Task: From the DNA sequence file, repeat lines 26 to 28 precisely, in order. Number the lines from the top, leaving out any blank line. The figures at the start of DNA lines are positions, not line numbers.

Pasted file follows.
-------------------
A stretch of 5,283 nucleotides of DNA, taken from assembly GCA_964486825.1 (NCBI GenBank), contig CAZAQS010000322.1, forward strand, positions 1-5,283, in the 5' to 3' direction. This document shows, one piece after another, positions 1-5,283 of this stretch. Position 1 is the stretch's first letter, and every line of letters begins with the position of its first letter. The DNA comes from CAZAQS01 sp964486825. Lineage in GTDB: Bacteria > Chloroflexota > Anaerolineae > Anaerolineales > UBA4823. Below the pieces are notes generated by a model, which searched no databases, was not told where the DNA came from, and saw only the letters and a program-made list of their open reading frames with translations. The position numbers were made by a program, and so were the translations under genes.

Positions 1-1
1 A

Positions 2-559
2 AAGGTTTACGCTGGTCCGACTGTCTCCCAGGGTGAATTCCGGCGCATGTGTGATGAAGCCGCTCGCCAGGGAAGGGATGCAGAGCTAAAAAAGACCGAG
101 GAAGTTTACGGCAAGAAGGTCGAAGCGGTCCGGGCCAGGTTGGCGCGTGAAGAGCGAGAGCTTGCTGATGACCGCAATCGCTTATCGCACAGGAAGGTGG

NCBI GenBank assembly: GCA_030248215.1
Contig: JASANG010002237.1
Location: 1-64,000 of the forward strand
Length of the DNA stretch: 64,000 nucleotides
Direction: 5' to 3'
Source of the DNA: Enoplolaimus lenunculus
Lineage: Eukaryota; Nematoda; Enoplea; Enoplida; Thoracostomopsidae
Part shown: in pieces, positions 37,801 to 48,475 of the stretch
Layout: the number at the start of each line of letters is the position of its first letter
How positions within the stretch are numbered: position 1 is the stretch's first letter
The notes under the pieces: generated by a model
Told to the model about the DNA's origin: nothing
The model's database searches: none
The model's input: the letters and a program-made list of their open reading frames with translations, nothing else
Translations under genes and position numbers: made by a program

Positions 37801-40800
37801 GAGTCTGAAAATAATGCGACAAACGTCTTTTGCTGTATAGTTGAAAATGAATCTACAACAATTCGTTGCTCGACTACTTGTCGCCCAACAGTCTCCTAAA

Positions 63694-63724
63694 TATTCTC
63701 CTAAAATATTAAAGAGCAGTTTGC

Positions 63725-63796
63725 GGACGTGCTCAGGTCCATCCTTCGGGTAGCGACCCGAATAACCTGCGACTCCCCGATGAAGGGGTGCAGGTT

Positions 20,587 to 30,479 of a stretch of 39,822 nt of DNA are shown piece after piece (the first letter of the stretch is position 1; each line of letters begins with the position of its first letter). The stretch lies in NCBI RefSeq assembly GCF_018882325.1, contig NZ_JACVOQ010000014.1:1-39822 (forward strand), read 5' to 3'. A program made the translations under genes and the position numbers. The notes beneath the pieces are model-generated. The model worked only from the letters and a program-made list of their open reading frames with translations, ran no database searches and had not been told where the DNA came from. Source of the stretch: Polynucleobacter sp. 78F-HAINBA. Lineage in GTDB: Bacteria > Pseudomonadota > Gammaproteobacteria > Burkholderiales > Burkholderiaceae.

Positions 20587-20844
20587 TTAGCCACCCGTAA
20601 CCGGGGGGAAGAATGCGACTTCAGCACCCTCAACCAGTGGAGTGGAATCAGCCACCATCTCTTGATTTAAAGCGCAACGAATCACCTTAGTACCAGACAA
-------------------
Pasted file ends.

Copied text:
63701 CTAAAATATTAAAGAGCAGTTTGC

Positions 63725-63796
63725 GGACGTGCTCAGGTCCATCCTTCGGGTAGCGACCCGAATAACCTGCGACTCCCCGATGAAGGGGTGCAGGTT